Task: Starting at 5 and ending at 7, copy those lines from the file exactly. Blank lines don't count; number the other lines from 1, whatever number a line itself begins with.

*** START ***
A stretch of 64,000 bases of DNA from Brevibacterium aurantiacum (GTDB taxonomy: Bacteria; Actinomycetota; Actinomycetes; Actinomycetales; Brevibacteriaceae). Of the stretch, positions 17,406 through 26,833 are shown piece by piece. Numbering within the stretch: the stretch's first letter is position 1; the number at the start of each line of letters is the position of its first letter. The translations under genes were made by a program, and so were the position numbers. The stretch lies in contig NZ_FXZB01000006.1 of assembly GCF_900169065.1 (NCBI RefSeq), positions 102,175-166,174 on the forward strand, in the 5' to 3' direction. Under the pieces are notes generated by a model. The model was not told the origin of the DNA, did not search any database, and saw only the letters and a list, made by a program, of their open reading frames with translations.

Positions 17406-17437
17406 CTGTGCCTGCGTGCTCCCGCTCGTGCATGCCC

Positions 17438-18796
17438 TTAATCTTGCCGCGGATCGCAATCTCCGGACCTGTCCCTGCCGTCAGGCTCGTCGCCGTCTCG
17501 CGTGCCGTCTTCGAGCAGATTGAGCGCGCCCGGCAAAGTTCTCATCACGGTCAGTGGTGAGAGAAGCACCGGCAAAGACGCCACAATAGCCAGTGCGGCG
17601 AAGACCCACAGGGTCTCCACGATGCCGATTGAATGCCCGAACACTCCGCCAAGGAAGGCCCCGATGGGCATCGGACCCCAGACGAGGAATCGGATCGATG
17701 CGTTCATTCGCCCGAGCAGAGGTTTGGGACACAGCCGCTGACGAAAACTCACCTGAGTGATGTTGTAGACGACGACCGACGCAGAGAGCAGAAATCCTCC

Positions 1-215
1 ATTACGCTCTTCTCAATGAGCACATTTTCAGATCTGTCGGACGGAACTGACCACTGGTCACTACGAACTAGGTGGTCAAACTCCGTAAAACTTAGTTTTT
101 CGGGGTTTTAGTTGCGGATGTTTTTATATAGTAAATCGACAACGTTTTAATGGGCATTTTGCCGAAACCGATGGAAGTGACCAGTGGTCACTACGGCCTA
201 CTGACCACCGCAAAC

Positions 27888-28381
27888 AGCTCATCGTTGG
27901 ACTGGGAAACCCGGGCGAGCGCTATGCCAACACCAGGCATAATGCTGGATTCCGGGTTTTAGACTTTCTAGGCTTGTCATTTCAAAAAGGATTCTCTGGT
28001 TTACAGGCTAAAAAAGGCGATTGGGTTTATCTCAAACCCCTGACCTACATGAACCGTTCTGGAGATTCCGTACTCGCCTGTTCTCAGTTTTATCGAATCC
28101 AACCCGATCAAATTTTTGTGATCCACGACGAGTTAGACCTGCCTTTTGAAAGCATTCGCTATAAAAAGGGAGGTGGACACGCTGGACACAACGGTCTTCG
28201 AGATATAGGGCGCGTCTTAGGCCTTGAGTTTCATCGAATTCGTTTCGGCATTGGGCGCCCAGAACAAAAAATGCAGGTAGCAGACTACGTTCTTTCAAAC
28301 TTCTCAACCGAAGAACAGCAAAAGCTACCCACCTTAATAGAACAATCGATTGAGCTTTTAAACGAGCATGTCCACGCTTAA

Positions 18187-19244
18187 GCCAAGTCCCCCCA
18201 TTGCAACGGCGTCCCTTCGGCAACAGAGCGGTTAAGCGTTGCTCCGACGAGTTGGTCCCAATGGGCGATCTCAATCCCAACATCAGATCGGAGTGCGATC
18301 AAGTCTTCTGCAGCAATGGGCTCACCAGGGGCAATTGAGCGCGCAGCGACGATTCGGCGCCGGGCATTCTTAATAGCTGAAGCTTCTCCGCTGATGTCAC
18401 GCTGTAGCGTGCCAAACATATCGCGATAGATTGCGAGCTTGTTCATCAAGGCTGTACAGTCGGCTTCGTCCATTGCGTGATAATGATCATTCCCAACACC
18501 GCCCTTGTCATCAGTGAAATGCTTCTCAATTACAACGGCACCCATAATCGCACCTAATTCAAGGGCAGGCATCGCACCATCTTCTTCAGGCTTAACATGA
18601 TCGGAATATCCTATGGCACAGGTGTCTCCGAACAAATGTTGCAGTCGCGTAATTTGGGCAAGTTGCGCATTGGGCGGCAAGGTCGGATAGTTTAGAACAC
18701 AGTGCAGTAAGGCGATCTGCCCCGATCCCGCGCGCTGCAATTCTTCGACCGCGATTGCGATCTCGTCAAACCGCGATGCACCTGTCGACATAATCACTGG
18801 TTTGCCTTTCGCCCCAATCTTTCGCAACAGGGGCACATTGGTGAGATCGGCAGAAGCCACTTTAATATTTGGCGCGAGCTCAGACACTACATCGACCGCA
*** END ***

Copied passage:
17438 TTAATCTTGCCGCGGATCGCAATCTCCGGACCTGTCCCTGCCGTCAGGCTCGTCGCCGTCTCG
17501 CGTGCCGTCTTCGAGCAGATTGAGCGCGCCCGGCAAAGTTCTCATCACGGTCAGTGGTGAGAGAAGCACCGGCAAAGACGCCACAATAGCCAGTGCGGCG
17601 AAGACCCACAGGGTCTCCACGATGCCGATTGAATGCCCGAACACTCCGCCAAGGAAGGCCCCGATGGGCATCGGACCCCAGACGAGGAATCGGATCGATG